This cannot refer to me since I have assumed nothing of the kind. Of course I am aware that the Singapore government’s balance sheet includes a considerable amount of cash parked at MAS and that this should yield less than the assets managed at GIC. That is why when I calculated the theoretical level of reserves in “Where Have Our Reserves Gone”, (http://sonofadud.com/2012/09/07/where-have-our-reserves-gone/) I used a rate of return of 6.2%p.a. rather than the 7.2%p.a. in US$ GIC claims to have earned over the last twenty years. I further reduced this to 5.2% to take account of the appreciation of the S$ and the effect this would have had on returns in US$ when translated back into S$. My calculations showed that the level of net assets should still have been nearly twice what the Singapore government’s Statement of Assets and Liabilities showed them to be. I reproduce the table below: Summarizing these results in the form of a table:
|31/3/2011$ billion||Assuming 7% Return and 3% Cost of Debt||Assuming 7% Return and 3.5% Cost of Debt||Assuming 6.2% Return and 3% Cost of Debt||Assuming 5.2% Return and 3.5% Cost of Debt|
|Theoretical Net Assets||884||834||746||604|
In the face of the government’s refusal to provide the necessary information to its citizens, I made assumptions that the present value of the revenue from land sales over the past thirty years was of the order of $100 billion and also that the Total Shareholder Returns including dividends from Temasek have been $180 billion. Both of these estimates may be conservative. I later calculated that the rate of return earned by GIC would have to be as low as 2.5% in S$ to square the reported level of total assets with the cumulative Primary Surplus number, a reasonable estimate of revenues from land sales and Temasek’s TSR (“An Unappetising Picture”, http://sonofadud.com/2012/09/25/an-unappetising-picture/). If we make allowance for a low return on cash deposited with MAS (assume that the MAS pays the government 1%) then the rate of return rises slightly to 2.875%.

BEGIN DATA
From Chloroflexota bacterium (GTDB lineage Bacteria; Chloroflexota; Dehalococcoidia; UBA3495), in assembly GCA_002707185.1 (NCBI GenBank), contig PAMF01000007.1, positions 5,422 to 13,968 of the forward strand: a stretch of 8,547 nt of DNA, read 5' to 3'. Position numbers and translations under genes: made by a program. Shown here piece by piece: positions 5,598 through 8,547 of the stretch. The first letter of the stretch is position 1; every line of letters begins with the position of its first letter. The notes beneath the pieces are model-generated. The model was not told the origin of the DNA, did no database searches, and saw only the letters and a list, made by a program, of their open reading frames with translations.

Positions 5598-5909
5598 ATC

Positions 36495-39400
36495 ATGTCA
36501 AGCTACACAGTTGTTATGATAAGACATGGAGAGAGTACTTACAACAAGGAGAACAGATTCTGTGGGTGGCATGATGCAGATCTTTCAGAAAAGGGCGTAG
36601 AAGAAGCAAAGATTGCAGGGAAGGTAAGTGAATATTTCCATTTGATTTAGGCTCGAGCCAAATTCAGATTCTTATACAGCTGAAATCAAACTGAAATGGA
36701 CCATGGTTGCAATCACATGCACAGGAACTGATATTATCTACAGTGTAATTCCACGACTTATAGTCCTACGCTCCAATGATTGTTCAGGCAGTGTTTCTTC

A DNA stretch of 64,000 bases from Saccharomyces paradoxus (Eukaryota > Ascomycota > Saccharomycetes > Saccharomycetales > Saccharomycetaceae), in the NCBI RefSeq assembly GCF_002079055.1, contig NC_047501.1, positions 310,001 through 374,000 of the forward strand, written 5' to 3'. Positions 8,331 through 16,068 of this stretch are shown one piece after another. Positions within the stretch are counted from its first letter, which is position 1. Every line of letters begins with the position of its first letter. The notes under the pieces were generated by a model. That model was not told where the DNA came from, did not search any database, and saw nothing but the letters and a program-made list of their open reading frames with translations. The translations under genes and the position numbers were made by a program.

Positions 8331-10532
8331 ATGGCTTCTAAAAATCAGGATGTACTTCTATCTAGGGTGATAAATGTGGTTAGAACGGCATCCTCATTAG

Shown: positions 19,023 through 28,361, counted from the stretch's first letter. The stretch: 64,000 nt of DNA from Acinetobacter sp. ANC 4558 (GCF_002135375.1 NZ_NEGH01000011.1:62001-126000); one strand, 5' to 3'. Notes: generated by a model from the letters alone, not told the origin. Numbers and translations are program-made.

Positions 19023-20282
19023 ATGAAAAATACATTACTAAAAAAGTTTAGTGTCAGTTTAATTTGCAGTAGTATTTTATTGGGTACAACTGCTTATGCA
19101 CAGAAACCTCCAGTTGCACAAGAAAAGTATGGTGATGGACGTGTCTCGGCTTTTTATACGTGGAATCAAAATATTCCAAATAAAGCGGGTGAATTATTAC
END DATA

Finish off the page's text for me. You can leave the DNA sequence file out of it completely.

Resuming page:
Second, debt servicing costs are sometimes ignored in these estimates. This results in an over-estimate of the assets accumulated through investing the proceeds from the issuance of Government securities, especially over long periods of time. For more information on the Government’s debt position, please refer to the MOF website [http://app.mof.gov.sg/sg_borrowings.aspx].
This is certainly not true of my analysis as anyone who has read my postings will know. I have assumed that the cost of debt (mainly securities issued to CPF) was 3.5% over this period which is somewhat conservative considering that Ordinary Accounts only receive 2.5%. Presumably, MICA are referring to Chris Balding’s analysis. I pointed this out to him when I met him in Hong Kong and went over his analysis with him. However I am not sure he has taken this on board yet.